Licking his dry nose with a black tongue he raised his head and again sniffed round the wind, batting at flies with his ears, dropped his jaw and panted. There was truly no bad smell, no danger smell, but the wind was coming down the valley behind him and to get upwind he’d have to cross the stream and there was no way except through the thorn and commiphora scrub, which was where the greatest danger lay. He glanced back over his shoulder, gauging the climb necessary to regain the ridge and travel into the wind till he could descend the slope at a curve in the stream and keep the wind in his face. The sun glinting on the bleached grass, bright stones and red earth hurt his eyes; he sniffed once more, inhaled deeply, expanding the drum of thin flesh over his ribs, and shoved into the thorn scrub.
A widowbird exploded into flight from a branch on the far side of the stream and the eland jumped back, trembling. The sound of the stream pealing and chuckling coolly over its rocks made his throat ache. The heat seemed to buzz like cicadas, dimming his eyes. Shaking flies from his muzzle, he trotted through the scrub and bent his head to suck the water flashing and bubbling over the black stones.
The old lioness switched her tail, rose from her crouch and surveyed the eland’s back over the top of the thorn scrub. She had lain motionless watching his approach and now her body ached to move; the eland’s rutty smell made her stomach clench and legs quiver. She ducked her head below the scrub and padded silently to the stream, picked her way across its rocks without wetting her paws and, slower now, slipped a step at a time through the bush and crouched behind a fallen doum palm part way up the slope behind the eland, only her ears visible above it.
Far overhead a bearded vulture wavered in its flight, tipping on one wing, and turned in a wide circle. The eland raised his head, swallowing, glanced round; water dripping from his lips spattered into the stream. He shivered the flies from his back, bent to drink, raised his head, water rumbling in his belly. He turned and scanned the slope behind and above him; this was where he’d descended and now the wind was in his face and there was still no danger smell. His legs felt stronger; he licked his lower lip that already seemed less rough from the water filling his body. He trotted back through the thorn scrub past the fallen doum palm, bolting at the sudden yellow flash of terror that impaled him on its fierce claws, the lioness’ wide jaws crushing his neck as he screamed crashing through the bush. With one paw the lioness slapped him to the ground but he lurched up and she smashed him down again, her fangs ripping his throat, choking off the air as his hooves slashed wildly, and the horror of it he knew now and understood, dust clouding his eye, the other torn by thorns; the flailing of his feet slackened as the sky went red, the lioness’ hard body embracing him, the world and all he had ever known sliding into darkness.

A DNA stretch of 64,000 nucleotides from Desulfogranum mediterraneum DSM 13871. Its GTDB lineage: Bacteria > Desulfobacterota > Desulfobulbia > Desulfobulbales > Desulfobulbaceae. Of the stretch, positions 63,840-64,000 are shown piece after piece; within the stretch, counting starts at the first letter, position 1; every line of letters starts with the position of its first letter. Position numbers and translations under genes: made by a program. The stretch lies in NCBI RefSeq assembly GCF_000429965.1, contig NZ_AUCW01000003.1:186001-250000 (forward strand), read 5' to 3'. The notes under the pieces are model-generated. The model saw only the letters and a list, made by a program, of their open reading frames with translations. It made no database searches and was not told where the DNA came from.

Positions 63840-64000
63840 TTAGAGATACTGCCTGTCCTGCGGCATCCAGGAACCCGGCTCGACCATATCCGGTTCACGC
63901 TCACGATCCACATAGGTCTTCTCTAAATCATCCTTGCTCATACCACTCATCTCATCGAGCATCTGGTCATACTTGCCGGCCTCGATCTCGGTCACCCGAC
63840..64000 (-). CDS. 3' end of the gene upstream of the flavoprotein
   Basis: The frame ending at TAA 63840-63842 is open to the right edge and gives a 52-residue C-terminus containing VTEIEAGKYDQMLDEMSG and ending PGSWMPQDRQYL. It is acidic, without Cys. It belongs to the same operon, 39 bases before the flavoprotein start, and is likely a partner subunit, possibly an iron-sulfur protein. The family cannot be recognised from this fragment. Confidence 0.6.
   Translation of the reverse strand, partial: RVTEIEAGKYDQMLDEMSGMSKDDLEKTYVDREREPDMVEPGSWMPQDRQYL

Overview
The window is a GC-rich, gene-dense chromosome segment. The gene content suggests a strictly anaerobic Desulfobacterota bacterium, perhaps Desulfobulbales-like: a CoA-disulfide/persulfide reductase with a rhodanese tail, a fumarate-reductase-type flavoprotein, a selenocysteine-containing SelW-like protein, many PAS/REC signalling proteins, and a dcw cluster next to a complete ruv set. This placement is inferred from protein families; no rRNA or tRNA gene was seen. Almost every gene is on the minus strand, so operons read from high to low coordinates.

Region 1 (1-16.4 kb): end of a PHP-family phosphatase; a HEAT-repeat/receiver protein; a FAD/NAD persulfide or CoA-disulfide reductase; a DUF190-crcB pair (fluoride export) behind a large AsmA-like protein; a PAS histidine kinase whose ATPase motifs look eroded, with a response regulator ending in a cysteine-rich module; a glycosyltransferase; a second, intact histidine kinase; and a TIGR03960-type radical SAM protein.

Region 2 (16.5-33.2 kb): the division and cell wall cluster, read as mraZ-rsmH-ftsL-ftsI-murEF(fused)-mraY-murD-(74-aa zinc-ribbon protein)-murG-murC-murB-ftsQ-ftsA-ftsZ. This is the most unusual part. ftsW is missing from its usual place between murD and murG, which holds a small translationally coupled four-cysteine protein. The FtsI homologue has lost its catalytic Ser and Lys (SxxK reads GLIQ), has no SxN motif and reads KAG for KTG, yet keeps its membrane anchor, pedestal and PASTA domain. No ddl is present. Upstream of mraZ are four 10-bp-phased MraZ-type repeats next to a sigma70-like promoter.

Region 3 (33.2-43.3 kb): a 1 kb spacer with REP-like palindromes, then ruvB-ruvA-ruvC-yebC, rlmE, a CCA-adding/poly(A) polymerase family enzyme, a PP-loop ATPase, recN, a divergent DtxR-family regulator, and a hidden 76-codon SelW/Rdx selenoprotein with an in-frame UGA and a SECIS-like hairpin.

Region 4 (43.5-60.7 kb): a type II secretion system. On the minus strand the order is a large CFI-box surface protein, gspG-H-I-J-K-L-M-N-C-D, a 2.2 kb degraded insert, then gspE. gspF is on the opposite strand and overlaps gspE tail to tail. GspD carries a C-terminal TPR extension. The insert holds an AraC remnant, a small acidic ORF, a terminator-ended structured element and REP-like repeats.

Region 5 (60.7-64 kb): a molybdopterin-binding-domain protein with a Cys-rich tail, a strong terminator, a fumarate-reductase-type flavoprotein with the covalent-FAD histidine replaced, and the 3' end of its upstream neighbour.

The lioness sighed and dropped her head, the stony soil hurting her jaw. After a few moments she began to lick the blood seeping from the eland’s throat and mouth and the shoulder where her claws had torn it, then turned and licked her left rear leg where one of the eland’s hooves had made a deep gash. Settling herself more comfortably among the thorn bushes, she stripped back the skin along the eland’s shoulder, licking and gnawing at the blood and warm flesh beneath.
Crackling in the brush made her lay back her ears; she rumbled softly, deep in her throat. Heavy footsteps splashed through the stream and she growled louder, her rope tail switching. The male lion came up to the eland, lifted his lip and snarled.
Still growling she backed away slightly, lowering her head to grip the eland’s foreleg. The male sniffed the eland’s shoulder, crouched, ears back, and began to chew it. Then, gripping the shoulder in his jaw, he dragged the animal sideways, the lioness crawling after it, still holding the leg. Baring his teeth, the male leaned across the eland’s shoulder, bit down on the foreleg and pulled the eland over to get at its belly and flanks. Carefully the lioness edged round the carcass, reaching tentatively for a rear leg. With a roar the male flicked out a huge, flat paw that caught the side of her head. Her neck snapped loudly and the lioness tumbled back into the thorn brush, one rear paw trembling briefly.
The Samburu warrior rose from his hiding place among the rocks high up the slope, stretched his stiff legs and picked up his spear. From the shade he watched the lion’s thick black-maned head burrow into the eland’s belly. Since dawn, when the Samburu had begun watching the two lions, the young male and old female, they had mated nearly three times ten, but now he had killed her, giving the Samburu a possible solution to the problem that had been bothering him all day.

Wednesday, January 8, 2014

Playing St. Barbara Blog Tour

Playing St. Barbara by Marian Szczepanski
Publication date: August 1, 2013 by High Hill Press
Source: Author via TLC Book Tours for an honest review
In the Depression-era coal patch known as The Hive, miner’s wife Clare Sweeney keeps secrets to survive. Stripped of her real name, she hides her friendship with a town pariah, haunting guilt around the deaths of her three infant sons, and determination never to bear another. She defies her abusive husband and the town’s rigid caste system to ensure a better future for her daughters, who harbor secrets of their own.
Deirdre conceals her attraction to a member of the despised Company police. Katie withholds her plans for a college education—and the convent—from her high school sweetheart.  And Norah suppresses the cause of her mother’s frequent miscarriages, the devastating memory of one brother’s death, and her love for a married man.